Government & Politics

The news was sometimes buried, but the T-P helped us back on our feet

One of the obscure T-P notices that inspired this column. credit: gadbois

I saw the headline and thought about the reporters, photographers, editors and staffers at the Times-Picayune and what this means for them. I wondered how they felt reading about their fate in another publication, not their own.

Then I began to think about the news we wouldn’t be reading in the refashioned Times-Picayune and what it means for us, the community that depends on its daily newspaper.

When I first came back to New Orleans on the last day of 2005, I would walk the three blocks to Carrollton Avenue in the morning to pick up that day’s copy of the T-P. Home delivery had been suspended and vending boxes had sprouted at  intersections across the city.

Hungry for news, I stood on the Carrollton neutral ground and devoured the front page. Every day, without fail the T-P came through with vital news.  The very reason for its being was validated on a daily basis, there at the corner of Apricot and Carrollton.

Eventually the paper returned to my front porch signaling another step towards the “new normal.”

I encouraged my friends to subscribe. I wasn’t just a consumer, I was a believer.

Squandered Heritage was born in part because of a burning question that I had about the remaking of New Orleans neighborhoods, a question that was, to my mind, inconsistently addressed in the T-P.

The granular reality of the post Katrina land use issues in neighborhoods both small and large, while rarely front-page news, was regularly reflected more subtly back in the classifieds ads and legal notices.

They became a primary source of information that rewarded close study.

When the paper published over 20 pages of notices signaling the city’s intention to demolish over 1,700 structures, the only editorial mention was a piece by Judy Walker, the food writer. In a piece entitled “Hallelujah! An eyesore is on the way out,” she exulted in the pending destruction of one house that had offended her.

“In the old pre-K world, this house was on the city’s blighted and adjudicated list (whatever adjudicated means),” Walker wrote. What she didn’t seem to realize – nor did City Hall – was that the FEMA money had not been allocated to bulldoze every blighted house in the city, many of them salvageable. By law it was meant to address only those properties that had been damaged by Katrina.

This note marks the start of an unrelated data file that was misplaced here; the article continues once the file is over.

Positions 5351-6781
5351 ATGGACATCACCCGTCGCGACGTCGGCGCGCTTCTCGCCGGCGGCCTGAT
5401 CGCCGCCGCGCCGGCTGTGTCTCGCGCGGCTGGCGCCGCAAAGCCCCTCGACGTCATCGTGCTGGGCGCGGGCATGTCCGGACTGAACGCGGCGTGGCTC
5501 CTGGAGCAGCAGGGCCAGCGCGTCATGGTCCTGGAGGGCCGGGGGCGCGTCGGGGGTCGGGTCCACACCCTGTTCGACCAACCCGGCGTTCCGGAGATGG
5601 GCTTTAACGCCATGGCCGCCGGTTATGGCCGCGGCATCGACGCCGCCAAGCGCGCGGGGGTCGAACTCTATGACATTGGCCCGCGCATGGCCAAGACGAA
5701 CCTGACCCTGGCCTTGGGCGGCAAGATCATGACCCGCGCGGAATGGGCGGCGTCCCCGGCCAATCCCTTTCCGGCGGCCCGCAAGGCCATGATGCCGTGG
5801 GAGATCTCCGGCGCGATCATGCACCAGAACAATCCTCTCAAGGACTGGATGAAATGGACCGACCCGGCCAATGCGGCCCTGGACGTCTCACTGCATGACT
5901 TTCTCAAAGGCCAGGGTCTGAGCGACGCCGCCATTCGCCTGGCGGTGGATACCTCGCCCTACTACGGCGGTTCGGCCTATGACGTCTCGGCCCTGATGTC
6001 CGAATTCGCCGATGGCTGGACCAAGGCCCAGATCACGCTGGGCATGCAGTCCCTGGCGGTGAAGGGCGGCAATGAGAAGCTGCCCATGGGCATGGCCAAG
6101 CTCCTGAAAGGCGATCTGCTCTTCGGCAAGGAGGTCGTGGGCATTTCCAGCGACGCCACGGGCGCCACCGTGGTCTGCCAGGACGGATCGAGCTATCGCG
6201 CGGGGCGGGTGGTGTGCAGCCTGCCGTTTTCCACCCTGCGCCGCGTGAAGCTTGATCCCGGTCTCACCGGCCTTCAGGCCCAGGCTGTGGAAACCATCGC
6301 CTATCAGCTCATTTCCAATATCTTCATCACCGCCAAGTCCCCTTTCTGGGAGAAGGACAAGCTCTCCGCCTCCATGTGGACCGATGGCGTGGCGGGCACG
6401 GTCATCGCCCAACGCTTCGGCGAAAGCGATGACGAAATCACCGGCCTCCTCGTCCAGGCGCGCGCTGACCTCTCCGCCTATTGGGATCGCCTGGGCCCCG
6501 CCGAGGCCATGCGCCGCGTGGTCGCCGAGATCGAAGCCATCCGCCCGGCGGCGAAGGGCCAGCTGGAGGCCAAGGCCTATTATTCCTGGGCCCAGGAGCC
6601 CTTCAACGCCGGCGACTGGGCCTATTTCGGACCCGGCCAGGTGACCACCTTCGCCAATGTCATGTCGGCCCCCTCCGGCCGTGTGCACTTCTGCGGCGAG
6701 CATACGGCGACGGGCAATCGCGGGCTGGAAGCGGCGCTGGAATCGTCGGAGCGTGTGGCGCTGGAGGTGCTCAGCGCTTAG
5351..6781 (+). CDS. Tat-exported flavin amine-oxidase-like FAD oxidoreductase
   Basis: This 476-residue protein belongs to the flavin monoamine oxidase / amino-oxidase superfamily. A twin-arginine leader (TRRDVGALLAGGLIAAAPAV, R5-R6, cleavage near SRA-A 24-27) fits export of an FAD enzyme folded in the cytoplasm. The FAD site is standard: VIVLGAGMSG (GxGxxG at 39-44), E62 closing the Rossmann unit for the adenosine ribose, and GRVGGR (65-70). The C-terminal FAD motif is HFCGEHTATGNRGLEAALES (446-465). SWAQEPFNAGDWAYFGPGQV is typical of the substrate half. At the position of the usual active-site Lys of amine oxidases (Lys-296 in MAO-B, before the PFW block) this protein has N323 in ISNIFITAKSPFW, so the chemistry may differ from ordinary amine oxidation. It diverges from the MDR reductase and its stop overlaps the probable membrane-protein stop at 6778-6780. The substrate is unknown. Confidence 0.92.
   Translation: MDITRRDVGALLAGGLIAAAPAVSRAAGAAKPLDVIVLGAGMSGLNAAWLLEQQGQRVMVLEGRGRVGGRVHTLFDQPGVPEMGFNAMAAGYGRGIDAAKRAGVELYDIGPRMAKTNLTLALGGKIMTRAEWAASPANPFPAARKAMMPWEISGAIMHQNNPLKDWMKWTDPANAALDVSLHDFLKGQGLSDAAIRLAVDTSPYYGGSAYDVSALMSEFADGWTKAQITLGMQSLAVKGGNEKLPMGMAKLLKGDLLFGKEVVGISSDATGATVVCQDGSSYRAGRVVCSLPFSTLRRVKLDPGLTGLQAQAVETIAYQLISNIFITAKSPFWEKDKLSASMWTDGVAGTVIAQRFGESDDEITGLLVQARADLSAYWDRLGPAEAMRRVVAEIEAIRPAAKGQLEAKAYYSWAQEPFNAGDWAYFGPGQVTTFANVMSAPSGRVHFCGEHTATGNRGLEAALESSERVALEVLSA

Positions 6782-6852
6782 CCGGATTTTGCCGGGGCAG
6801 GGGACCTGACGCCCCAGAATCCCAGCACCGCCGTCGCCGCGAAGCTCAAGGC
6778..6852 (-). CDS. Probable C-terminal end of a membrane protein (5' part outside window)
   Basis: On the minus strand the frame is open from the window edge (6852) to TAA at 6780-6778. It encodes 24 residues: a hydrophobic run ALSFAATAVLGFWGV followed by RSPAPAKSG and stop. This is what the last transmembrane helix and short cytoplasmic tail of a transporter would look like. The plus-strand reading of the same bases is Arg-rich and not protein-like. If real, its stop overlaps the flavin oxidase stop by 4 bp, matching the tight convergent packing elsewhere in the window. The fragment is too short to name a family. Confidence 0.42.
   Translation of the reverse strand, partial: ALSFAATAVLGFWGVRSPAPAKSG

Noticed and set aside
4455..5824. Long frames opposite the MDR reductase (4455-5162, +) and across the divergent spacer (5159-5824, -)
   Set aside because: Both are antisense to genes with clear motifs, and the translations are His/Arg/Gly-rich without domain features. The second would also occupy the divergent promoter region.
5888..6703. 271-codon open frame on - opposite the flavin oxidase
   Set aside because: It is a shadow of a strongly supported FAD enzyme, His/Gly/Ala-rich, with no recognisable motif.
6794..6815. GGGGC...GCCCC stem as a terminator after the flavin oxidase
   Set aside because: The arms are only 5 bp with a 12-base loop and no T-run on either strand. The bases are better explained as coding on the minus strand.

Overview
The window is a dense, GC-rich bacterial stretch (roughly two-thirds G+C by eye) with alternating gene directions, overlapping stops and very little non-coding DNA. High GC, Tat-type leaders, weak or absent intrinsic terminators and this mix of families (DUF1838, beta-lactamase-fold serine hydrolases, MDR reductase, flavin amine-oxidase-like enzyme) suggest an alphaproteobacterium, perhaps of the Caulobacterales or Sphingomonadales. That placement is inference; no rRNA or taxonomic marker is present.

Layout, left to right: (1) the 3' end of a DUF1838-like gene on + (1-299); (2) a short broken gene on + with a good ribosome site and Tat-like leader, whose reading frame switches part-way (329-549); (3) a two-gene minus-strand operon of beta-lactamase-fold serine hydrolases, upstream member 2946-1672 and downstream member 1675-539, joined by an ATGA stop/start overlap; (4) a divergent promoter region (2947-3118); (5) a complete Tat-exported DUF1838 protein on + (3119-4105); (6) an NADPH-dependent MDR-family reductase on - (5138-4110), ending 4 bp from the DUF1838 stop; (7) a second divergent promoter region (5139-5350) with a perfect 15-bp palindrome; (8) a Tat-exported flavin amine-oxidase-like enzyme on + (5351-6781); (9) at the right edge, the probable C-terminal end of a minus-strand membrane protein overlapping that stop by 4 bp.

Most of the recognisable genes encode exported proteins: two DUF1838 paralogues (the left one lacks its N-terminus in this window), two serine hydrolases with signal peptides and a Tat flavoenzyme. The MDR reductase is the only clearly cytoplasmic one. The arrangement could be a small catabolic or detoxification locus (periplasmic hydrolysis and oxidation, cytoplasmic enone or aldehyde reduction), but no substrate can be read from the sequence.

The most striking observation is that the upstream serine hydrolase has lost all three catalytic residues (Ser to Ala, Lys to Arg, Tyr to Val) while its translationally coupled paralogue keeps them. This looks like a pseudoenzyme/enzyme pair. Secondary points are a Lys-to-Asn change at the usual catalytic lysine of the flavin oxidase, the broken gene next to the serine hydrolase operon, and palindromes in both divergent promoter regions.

Greedy for what it could get from FEMA, the city had cobbled together a catalog of every house with a code-enforcement complaint against it – this at a time when there were more than a few reasons why your property might be out of compliance as you struggled to put it back together.

But I digress.

The story as reported by Squandered Heritage made its way into print publication by way of The Wall Street Journal, but what the Wall Street Journal couldn’t provide were the classifieds that were the basis of my own reporting. For that I was dependent on The Times-Picayune. The lesson: in this brave new digital world, sometimes it takes a lot of slices to make a sandwich.

Recently my own hard-copy subscription to the T-P lapsed. Not long afterwards I received an enticement to come back:

Dear Neighbor:

We know that you have been a long-time subscriber of The Times-Picayune and we miss delivering to your home.  And to prove it, we are offering you the first month FREE to restart your home delivery.  That’s right, we will give you the first month free to enjoy all the savings from the inserts, weekly ads, coupons, and so much more…

Not once was “news” mentioned in the enticement.  The chatty e-mail referenced “inserts, ads, coupons, and so much more” as a reason to come back.

It’s a sad day when the actual news is relegated to the “so much more” bin.

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About Karen Gadbois

Karen Gadbois co-founded The Lens. She now covers New Orleans government issues and writes about land use. With television reporter Lee Zurik she exposed widespread misuse of city recovery funds and led to guilty pleas in federal court. Her work attracted some of journalism's highest honors, including a Peabody Award, an Alfred I. duPont-Columbia Award and a gold medal from Investigative Reporters and Editors. She can be reached at (504) 606-6013.

  • Alsion Reed

    I have to agree with your article but I have to say that the demise of the Picayune is mostly of its own making. While is faster to catch up, nothing compares with the early AM ritual of coffee and the paper. The Picayune has in the past few years not exactly kept up with the local news as much as reprinting stories we already hear on the National News. Many of the writers were laid off after Katrina and it went down from there. the misprints the mis information the head line catching all atarted before then. Even NOLA dot com needs to have a special spell ck app applied to their “new” warning yellow color. I dont know who is make the decisions around there but it is sad that a cty this size cant support a local daily newspaper. The Sunherald on the Coast still survives what happened to the Picayune? We all have our opinions but the management must take some responsibility in putting out a paper that the Metro and Living sections were the only real parts people read with zeal. Maybe it it time for another news, investigative, indept rag to set up shop on the corners, so that we can take that walk to the corner, get the paper, come home, have coffee and do a crossword puzzle!

  • jeffrey

    Heh. And on a related note.

    Times-Picayune announcement prompts review of ‘official journal’ law